What to do if your child has chickenpox
Have a child with chickenpox? Don't despair. There are a number of things you can do to care for a child with this disease.
(HealthDay News) -- Have a child with chickenpox? Don't despair. There are a number of things you can do to care for a child with this disease.
"For most healthy children, chickenpox clears on its own without treatment," said Dr. Sheila Fallon Friedlander, a professor of pediatrics and dermatology at the University of California, San Diego.
However, chickenpox is highly contagious. That makes it important to keep your child at home or limit contact with other people, Friedlander said in an American Academy of Dermatology news release. This should be the case until all the chickenpox blisters have formed scabs, which usually takes a week, and there are no new blisters.
To relieve itchiness, she suggests giving your child baths with colloidal oatmeal. You can get this at drugstores. Add the oatmeal under the faucet while filling the tub with lukewarm -- not hot -- water.
After bathing, apply a topical ointment. Good options include calamine lotion, petroleum jelly or a fragrance-free, anti-itch lotion that contains pramoxine or menthol and camphor. Don't use over-the-counter topical antibiotics because they can cause an allergic reaction, Friedlander said.
Another option for relieving itchiness is an over-the-counter oral antihistamine for children. Follow the label directions and be sure to use the correct dose, she said.
To relieve fever, use non-aspirin medications such as acetaminophen or ibuprofen. Don't use aspirin or products that contain aspirin. Aspirin use in children with chickenpox has been linked with a severe condition -- Reye's syndrome -- that affects the liver and brain and can cause death, Friedlander said.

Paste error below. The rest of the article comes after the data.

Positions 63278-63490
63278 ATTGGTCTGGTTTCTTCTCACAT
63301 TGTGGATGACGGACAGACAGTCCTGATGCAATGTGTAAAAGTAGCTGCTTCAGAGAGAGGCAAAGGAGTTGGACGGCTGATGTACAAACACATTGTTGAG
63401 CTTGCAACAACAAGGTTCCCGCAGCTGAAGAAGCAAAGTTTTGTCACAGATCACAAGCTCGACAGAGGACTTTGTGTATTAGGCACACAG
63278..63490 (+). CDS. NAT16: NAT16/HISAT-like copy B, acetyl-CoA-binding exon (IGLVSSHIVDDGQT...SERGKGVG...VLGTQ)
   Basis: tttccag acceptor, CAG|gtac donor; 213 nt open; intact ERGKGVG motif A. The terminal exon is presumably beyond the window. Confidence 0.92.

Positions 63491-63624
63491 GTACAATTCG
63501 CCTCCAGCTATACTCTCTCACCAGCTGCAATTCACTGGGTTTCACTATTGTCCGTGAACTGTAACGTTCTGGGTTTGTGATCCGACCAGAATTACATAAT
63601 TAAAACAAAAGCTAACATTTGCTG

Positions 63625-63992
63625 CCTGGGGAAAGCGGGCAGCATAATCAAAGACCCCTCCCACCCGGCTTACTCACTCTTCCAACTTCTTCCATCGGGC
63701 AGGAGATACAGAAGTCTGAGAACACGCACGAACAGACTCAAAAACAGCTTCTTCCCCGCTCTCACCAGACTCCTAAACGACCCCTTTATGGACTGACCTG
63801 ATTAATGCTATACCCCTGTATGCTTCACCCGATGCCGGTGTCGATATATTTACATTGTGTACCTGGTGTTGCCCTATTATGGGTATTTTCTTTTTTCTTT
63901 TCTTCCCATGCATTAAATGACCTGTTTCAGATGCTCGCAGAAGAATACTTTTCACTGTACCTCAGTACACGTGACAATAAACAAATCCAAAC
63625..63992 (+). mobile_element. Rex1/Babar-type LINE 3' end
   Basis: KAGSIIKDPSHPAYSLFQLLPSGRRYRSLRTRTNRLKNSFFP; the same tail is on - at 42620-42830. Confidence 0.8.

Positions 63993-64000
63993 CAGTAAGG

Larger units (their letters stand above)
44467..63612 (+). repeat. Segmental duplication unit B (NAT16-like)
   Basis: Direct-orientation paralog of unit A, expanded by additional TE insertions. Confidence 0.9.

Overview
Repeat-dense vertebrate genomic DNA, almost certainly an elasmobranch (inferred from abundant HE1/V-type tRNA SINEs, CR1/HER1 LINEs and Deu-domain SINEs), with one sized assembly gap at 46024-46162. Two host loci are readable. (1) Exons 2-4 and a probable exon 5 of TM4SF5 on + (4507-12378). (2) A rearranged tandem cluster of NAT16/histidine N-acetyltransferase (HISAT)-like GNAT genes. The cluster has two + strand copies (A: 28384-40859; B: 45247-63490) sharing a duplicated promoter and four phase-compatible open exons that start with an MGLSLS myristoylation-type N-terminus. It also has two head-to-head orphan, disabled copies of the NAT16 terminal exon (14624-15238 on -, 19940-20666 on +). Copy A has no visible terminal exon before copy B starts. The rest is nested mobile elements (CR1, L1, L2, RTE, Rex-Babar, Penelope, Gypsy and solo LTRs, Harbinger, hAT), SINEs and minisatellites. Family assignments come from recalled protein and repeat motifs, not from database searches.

Another tip from Friedlander: Keep your child's fingernails trimmed short. This reduces the risk for skin infections caused by scratching the blisters. Put socks or mittens on young children's hands to prevent scratching. Prevent your child from picking at the chickenpox, which can lead to scarring.
Though chickenpox usually clears on its own in time, "see a pediatrician or board-certified dermatologist if you have a newborn with chickenpox, if your child has a weakened immune system or has trouble breathing or if any of the blisters become infected," Friedlander said.
The best way to prevent chickenpox in the first place, Friedlander said, is to make sure children are vaccinated against the disease.
The U.S. Centers for Disease Control and Prevention has more on chickenpox.
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